We flew back to Sydney happy, tired, and with my parents’ bank account considerably depleted. After a final day in the city, my parents jetted off to Hawaii, and I was left with four days to pack, wrap things up, and say goodbye to people. I had a fantastic going away party at Retro, a dance club that specializes in 70s and 80s music, and then a final dinner in a restaurant in Customs House, which not only had great food but a beautiful view of the harbor. Before I knew it, it was time to go. These past six months have been an amazing experience, and I’m so lucky to have met such wonderful people. I’ll miss them all – and Australia – for a long time to come.

But now it’s back to real life, and hopefully a completed dissertation and professorship in the near future. I’d keep this blog going, but I’m pretty sure that my trips to the library and back won’t excite even my most devoted reader (i.e., my mother). So that’s all for me. Thanks for reading everyone!

Thursday, July 06, 2006

Final Post - Part I

It’s been ages since I’ve written, so I’ll have to break this final post up into two. I’m now back in the States, settling in for the transition back to reality after an action-packed and wonderful final two weeks in Australia. My parents arrived excited and jetlagged, and we spent the first weekend in Sydney doing all of the typical tourist stuff (a play at the opera house, dinner by the harbor, drinks in the revolving restaurant at the top of the Australia Center Tower). Bright and early Monday morning we were on a flight to Melbourne for the start of the road trip. My mother turns into a narcoleptic in the car, so my dad and I did most of the driving. And actually, I found that driving on the other side of the road isn’t as hard as I’d imagined. The only problem was that since the steering column was on the wrong side, so too were the signals – meaning that every time we went to signal a turn, we inevitably hit the windshield wipers. I never realized how instinctual driving was until I changed lanes while cleaning the windshield for the 30th time. But the up side of our ineptitude was that our car was always spic and span.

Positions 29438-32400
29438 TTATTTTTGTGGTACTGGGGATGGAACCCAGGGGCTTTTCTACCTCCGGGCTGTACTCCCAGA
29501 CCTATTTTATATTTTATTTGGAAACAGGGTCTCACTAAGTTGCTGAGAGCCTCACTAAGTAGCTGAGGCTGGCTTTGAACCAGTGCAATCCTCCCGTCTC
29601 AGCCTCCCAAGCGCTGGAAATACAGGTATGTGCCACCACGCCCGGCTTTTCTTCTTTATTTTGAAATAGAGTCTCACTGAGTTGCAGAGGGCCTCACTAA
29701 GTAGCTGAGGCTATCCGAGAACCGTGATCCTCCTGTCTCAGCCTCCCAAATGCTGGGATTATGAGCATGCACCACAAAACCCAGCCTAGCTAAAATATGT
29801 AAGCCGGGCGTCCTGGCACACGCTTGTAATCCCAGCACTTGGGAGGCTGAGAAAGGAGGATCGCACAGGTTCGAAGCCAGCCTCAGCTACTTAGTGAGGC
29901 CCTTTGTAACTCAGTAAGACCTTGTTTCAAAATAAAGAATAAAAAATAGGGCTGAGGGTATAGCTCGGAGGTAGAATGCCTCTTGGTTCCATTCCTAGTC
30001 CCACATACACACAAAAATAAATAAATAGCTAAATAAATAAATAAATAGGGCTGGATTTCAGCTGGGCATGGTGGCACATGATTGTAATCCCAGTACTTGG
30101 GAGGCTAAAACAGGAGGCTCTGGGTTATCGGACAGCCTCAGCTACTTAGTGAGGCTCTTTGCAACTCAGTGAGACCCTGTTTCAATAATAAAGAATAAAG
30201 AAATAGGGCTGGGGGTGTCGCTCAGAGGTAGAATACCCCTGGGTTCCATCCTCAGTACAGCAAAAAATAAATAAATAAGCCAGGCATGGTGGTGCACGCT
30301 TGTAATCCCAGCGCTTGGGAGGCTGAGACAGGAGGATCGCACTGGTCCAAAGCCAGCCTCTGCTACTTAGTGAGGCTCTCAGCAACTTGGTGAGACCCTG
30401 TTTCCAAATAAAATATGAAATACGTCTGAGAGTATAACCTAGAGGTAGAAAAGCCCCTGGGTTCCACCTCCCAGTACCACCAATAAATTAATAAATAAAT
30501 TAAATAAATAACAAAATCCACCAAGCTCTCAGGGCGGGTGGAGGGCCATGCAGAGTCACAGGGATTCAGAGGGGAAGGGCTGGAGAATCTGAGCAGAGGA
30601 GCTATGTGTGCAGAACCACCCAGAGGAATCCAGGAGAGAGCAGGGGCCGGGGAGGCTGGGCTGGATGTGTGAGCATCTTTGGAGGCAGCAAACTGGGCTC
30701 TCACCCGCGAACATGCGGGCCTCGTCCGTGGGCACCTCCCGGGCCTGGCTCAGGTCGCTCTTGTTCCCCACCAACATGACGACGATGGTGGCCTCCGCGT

We started out by heading east to Healesville, a tiny town that happens to have a huge and beautifully kept wildlife sanctuary. They provide free guides if you call ahead, so we were shown around by a friendly and very informative woman who spent three hours giving us interesting facts about the animals and answering our (sometimes very inane) questions. Kangaroos, echidnas, wallabies, dingos, koalas, emus, platapus (platapuses? platapi? whatever.) – we saw them all. I had heard somewhere that much of Australia’s koala population suffers from chalmydia, and it turns out to be absolutely true, although you’ll be happy to know that the Healesville koalas are disease-free. What might be less than true was my dad’s announcement a few days later that the koalas first contracted chlamydia by eating dirt – I’ll just leave that one up to you to decide.

Next it was off to Philip Island on the southern coast to see little penguins. During the summer there can be upwards of 2000 of these miniature birds crossing the beach every night, but during the winter they hibernate, so there were only about 400 making an appearance in our “penguin parade.” They come ashore to sleep and lay eggs, but are vulnerable to predators while out of the water, so they only make the trip under cover of darkness, in groups of 10 or 20. It started a few minutes after the sun set – we began to see a few huddled together on the shoreline, where they waited nervously until the leader suddenly got up the courage to go. The group ducked over en masse and waddled like mad to the long grasses on the other side of the beach. A few times one or two would get spooked and the entire group would abort the mission, plunging quickly back into the water until the coast was clear. Afterwards, we walked along the boardwalks by the beach, and got a fantastic close-up view of the penguins settling down for the night. It was adorable, and well worth sitting in the freezing cold for an hour. Plus, I’m pretty sure that none of them had chlamydia.

From Phillip Island we looped back past Melbourne and started heading west, through the forests of Victoria, where my dad – the ecologist – took approximately 837 pictures of leaves. He could describe this part of the trip to you in detail, but all I can say is that there were many nice paths through the woods, a few waterfalls, gigantic trees and thankfully, lots of little towns with coffeeshops. It was very relaxing.

I’ll leave it there for now – will wrap up the trip (adventures with giant lobsters and other sea creatures) after the jetlag starts to wear off…